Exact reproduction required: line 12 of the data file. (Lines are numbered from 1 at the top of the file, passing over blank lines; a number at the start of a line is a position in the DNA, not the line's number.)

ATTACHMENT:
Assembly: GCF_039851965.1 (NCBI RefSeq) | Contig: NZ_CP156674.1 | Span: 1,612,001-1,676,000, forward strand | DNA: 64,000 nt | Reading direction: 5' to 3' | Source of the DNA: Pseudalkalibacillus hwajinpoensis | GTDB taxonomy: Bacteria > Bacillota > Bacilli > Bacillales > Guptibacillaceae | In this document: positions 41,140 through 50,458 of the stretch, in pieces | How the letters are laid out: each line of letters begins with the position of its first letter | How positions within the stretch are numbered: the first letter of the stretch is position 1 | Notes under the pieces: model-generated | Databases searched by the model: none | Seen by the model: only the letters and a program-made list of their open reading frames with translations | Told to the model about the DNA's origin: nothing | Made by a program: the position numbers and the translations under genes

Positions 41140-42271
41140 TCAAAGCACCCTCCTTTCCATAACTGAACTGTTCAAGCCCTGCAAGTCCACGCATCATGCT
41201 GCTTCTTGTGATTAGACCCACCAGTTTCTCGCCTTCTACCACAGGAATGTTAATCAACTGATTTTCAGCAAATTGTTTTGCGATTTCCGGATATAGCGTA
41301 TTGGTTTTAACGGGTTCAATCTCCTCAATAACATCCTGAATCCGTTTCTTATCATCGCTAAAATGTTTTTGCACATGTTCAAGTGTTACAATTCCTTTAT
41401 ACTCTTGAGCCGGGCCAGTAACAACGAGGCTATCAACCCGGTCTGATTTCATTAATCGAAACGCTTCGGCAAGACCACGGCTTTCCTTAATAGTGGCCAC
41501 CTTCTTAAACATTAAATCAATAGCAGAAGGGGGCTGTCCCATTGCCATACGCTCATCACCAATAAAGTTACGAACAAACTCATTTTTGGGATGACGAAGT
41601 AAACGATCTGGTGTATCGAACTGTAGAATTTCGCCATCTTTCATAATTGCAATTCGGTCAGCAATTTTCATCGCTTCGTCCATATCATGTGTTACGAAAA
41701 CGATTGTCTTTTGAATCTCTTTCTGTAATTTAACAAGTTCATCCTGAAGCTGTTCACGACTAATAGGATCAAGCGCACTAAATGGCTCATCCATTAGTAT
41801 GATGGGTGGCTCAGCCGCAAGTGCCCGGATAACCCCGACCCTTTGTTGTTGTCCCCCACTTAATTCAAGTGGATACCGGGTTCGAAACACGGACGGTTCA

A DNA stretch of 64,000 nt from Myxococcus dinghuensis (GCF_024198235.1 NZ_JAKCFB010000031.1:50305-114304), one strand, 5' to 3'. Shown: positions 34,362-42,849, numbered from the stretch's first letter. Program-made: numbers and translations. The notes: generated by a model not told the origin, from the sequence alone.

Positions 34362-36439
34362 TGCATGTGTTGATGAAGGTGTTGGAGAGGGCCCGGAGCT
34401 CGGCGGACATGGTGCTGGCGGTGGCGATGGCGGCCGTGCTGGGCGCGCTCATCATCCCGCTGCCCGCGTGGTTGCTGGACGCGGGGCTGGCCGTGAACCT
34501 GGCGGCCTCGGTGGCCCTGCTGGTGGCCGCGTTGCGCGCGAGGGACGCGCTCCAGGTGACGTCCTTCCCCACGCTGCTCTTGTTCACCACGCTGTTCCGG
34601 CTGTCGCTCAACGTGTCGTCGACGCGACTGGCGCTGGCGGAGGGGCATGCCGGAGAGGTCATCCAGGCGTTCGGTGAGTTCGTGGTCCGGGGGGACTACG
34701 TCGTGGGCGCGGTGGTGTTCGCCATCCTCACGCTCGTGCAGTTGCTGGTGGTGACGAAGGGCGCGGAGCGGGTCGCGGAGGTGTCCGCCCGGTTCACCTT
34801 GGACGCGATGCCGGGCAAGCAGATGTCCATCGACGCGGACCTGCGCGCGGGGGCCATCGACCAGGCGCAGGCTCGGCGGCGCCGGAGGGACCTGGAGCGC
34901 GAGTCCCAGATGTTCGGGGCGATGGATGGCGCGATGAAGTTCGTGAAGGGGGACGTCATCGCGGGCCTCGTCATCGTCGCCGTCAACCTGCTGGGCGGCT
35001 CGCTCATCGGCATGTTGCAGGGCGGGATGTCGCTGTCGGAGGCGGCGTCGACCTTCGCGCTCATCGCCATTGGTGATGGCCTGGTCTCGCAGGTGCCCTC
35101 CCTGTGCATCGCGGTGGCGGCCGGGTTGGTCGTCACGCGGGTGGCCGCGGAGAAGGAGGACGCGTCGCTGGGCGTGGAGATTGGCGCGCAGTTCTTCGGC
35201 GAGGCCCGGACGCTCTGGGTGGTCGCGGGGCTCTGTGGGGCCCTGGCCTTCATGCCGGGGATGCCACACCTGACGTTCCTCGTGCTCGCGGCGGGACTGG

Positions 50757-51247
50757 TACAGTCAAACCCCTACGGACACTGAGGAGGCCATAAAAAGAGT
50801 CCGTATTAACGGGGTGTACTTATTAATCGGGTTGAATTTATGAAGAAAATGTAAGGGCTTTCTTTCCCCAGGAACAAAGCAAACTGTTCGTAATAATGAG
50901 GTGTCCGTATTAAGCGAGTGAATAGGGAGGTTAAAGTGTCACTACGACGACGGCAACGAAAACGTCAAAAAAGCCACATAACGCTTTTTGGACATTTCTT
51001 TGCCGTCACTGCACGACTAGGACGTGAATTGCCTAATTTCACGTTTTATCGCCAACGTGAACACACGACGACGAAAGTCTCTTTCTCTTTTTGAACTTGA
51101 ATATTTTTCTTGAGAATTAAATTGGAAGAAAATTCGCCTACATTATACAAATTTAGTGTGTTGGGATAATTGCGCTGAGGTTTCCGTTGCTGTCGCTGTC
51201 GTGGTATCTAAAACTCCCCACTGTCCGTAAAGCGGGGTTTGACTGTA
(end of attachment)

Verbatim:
Positions 34362-36439